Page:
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History of Insurance
Think for a moment about how a fire starts. It only takes one burning ember and a flammable substance. If the two touch, a conflagration can be created virtually instantaneously. This scenario perfectly illustrates the concept of insurance. That glowing ember is risk; it has the potential to cause destruction under the right circumstances. Insurance is the bucket of water that stands at the ready in case a spark flies. Although it might sometimes seem easier not to go through the effort to keep that bucket filled, the results of not doing so can be disastrous. This idea of insurance is not a new concept. In fact, it has been around since the most ancient of times.
3000 B.C. CHINA
Pioneers in any number of areas such as inventing both gun powder and spaghetti, the Chinese also showed their genius when it came to protecting themselves against risk. Although Chinese merchants were adventurous and their seafaring technology was quite solid, that did not preclude them from having the occasional shipwreck. A disaster on the water could be as ruinous then as it is now. To reduce the risks associated with shipping their wares, merchants distributed their goods to several ships in the fleet. If one happened to sink, only part of someone’s livelihood went to the bottom with it.
1790 B.C. BABYLON
Brewing beer and writing in cuneiform were not the only accomplishments of this famous civilization. The Babylonians were consummate traders, distributing their goods from the Persian Gulf to the Mediterranean Sea. Transportation was slow and painstaking then, but that wasn’t the only difficulty. Everything from storms to pirates on the seas and bandits on the roads conspired to thwart their progress. To minimize the risks, Hammurabi, the first Babylonian king, carved the first insurance policy on a tablet. It stipulated the following: Before leaving on his voyage, a merchant took out a loan that he would pay, with interest, when the goods arrived safely at their destination. If something happened along the way, the loan was forgiven. Known as bottomry, this first-ever insurance policy gave merchants peace of mind and often yielded lenders a handsome profit, since most shipments were not lost along the way.
THE MIDDLE AGES
In the Dark and Middle Ages, the guild system held sway. It provided a way for budding craftsmen to get their training, working for a master for little or no pay. Eventually, they would themselves become dues-paying masters in the guild and take on their own students. In the event of catastrophe, the wealthier guilds began to keep a reserve of funds that could support a master in need. This safety net was very attractive in those dangerous times, ultimately encouraging more and more people to forsake farming for the trades. This is the forebearer of today’s group insurance coverage.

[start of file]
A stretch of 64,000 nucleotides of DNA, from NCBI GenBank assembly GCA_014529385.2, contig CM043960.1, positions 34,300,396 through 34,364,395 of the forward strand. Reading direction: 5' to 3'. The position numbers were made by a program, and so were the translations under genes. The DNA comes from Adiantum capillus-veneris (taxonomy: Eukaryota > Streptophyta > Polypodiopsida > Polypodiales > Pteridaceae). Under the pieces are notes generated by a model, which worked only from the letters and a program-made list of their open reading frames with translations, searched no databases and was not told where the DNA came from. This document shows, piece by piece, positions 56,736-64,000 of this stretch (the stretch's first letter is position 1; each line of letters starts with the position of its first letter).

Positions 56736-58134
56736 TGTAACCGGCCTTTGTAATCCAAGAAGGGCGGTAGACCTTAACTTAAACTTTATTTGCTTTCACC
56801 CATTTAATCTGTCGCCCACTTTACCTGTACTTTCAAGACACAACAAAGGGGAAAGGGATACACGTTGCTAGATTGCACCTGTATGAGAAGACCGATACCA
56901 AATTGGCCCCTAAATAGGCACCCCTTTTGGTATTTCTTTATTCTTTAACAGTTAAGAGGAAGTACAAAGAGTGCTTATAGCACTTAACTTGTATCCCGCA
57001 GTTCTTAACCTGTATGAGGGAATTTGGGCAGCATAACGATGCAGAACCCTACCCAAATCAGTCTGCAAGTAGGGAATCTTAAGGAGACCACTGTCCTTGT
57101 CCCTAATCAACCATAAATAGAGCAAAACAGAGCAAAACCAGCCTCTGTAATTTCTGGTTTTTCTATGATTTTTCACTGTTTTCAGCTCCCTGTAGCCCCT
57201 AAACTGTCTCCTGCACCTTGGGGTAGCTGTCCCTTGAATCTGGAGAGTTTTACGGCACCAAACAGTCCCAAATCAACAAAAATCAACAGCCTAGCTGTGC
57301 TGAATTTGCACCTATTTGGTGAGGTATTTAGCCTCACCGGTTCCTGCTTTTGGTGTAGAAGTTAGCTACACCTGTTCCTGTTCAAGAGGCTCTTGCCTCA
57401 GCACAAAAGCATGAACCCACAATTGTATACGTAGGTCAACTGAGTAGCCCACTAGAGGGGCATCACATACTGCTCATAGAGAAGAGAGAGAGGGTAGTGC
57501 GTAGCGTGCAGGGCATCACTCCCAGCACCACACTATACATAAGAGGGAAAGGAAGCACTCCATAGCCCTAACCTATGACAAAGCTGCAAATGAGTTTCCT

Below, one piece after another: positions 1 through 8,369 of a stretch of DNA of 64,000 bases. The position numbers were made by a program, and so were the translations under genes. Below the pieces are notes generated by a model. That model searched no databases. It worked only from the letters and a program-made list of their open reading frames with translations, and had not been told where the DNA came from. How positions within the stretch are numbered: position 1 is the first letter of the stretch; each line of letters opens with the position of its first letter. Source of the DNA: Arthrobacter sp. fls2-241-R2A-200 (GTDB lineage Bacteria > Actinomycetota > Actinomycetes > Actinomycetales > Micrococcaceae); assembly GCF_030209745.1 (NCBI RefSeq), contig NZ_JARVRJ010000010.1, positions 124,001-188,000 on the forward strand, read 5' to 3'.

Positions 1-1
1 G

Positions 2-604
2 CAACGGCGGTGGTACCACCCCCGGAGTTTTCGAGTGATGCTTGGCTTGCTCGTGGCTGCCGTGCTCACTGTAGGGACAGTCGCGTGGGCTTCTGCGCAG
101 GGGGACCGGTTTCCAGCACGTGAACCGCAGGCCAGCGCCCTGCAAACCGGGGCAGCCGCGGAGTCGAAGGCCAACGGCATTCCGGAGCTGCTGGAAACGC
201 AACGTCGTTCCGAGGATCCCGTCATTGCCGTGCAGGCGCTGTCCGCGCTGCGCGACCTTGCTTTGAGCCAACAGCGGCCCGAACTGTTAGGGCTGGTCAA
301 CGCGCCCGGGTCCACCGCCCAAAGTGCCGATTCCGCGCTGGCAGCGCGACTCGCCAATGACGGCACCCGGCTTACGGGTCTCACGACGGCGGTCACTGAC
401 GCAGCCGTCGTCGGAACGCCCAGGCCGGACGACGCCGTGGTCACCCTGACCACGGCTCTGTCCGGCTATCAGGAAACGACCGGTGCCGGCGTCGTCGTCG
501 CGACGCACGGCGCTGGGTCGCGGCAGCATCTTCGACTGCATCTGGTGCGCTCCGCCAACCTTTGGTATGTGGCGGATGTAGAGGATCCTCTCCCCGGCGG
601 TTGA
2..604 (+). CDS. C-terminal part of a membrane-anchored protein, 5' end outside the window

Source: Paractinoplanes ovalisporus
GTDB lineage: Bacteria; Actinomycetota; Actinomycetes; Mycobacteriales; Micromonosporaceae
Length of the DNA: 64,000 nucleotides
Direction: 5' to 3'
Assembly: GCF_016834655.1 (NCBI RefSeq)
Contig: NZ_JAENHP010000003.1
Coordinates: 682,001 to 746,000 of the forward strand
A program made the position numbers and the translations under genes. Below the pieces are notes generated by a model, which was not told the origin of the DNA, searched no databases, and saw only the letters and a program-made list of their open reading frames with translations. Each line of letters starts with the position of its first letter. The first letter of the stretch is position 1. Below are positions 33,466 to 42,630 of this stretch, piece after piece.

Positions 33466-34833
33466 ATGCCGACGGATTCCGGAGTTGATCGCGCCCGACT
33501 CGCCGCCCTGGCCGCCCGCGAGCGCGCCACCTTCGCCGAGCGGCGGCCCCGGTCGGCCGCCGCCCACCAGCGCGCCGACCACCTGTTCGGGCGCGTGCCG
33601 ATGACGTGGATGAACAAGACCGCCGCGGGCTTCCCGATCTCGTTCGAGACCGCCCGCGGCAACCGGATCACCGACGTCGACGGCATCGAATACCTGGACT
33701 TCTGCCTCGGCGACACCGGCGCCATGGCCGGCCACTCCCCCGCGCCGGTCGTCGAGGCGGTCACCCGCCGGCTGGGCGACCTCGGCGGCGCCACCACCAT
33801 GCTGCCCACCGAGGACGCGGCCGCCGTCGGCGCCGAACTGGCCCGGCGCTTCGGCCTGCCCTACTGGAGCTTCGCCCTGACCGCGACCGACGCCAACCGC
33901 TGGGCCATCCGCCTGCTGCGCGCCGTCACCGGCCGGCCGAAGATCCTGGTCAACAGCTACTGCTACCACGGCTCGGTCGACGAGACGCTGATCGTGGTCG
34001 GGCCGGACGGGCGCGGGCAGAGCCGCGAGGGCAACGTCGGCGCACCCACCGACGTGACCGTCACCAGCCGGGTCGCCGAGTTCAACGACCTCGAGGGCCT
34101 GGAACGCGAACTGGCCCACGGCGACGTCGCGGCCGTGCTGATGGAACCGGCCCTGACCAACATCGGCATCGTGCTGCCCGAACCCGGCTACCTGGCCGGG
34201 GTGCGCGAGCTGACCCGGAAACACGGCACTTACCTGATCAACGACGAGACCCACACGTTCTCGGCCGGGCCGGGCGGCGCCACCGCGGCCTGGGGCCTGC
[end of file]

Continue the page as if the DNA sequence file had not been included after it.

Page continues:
In the late 1600s, any British merchant worth his salt met with his fellows in Edward Lloyd’s coffee house. While there, they discussed and purchased insurance on the precious goods that were increasingly being shipped to the colonies in the New World. The process worked like this: Investors would find individuals, usually among the poor and desperate of London, to agree to become colonists. The investors would buy provisions for the voyage in exchange for some of the goods or profits the colonists obtained in America, including tobacco. Then, the list of cargo was brought to Lloyd’s coffee house, where, for a set premium, people would take on a part of the risk by indicating what share of the cargo they were underwriting. In this way, the risk was spread among many investors. Not long after, the first actuarial tables were invented by Frenchmen Pierre de Fermat and Blaise Pascal.
Among many other accomplishments, Benjamin Franklin was one of Philadelphia’s finest, working to protect the citizenry against the fires that frequently destroyed property throughout the city. This happened in spite of Philadelphia’s wider streets and buildings made of brick and stone that were intended to lessen the incidence of fires. In 1752, Franklin and some of his colleagues founded the Philadelphia Contributionship, a mutual insurance company styled after its counterparts in London that was, in effect, the first property insurance. To set the rate that subscribers would pay, company officials went out and surveyed the property before setting the rates. Although the details of the policies changed over time, they initially involved a person paying a deposit that was repayable after seven years if the building did not burn down, minus fees for the initial survey, fire mark and policy.
Believe it or not, modern workers’ compensation coverage, considered by many to be the most compassionate form of insurance, was pioneered by stern Prussian chancellor Otto von Bismarck. As a great champion of political pragmatism, Bismarck courted the loyalty of common citizens by supporting a social insurance system that covered workers in factories, railroads, quarries and mines. In 1884, he pioneered the first accident insurance, which was later followed by pension insurance for workers who were incapacitated due to non work-related events or illnesses and public aid for those who could never work due to disability. Work-related injuries always provided a person with the highest level of benefits, thus providing an incentive for people to work. The Prussian system was also first to stipulate that an injured employee could not sue his employer in the civil courts because of his injury. Even now, well over a century later, this stipulation is one of the backbones of modern workers’ compensation insurance.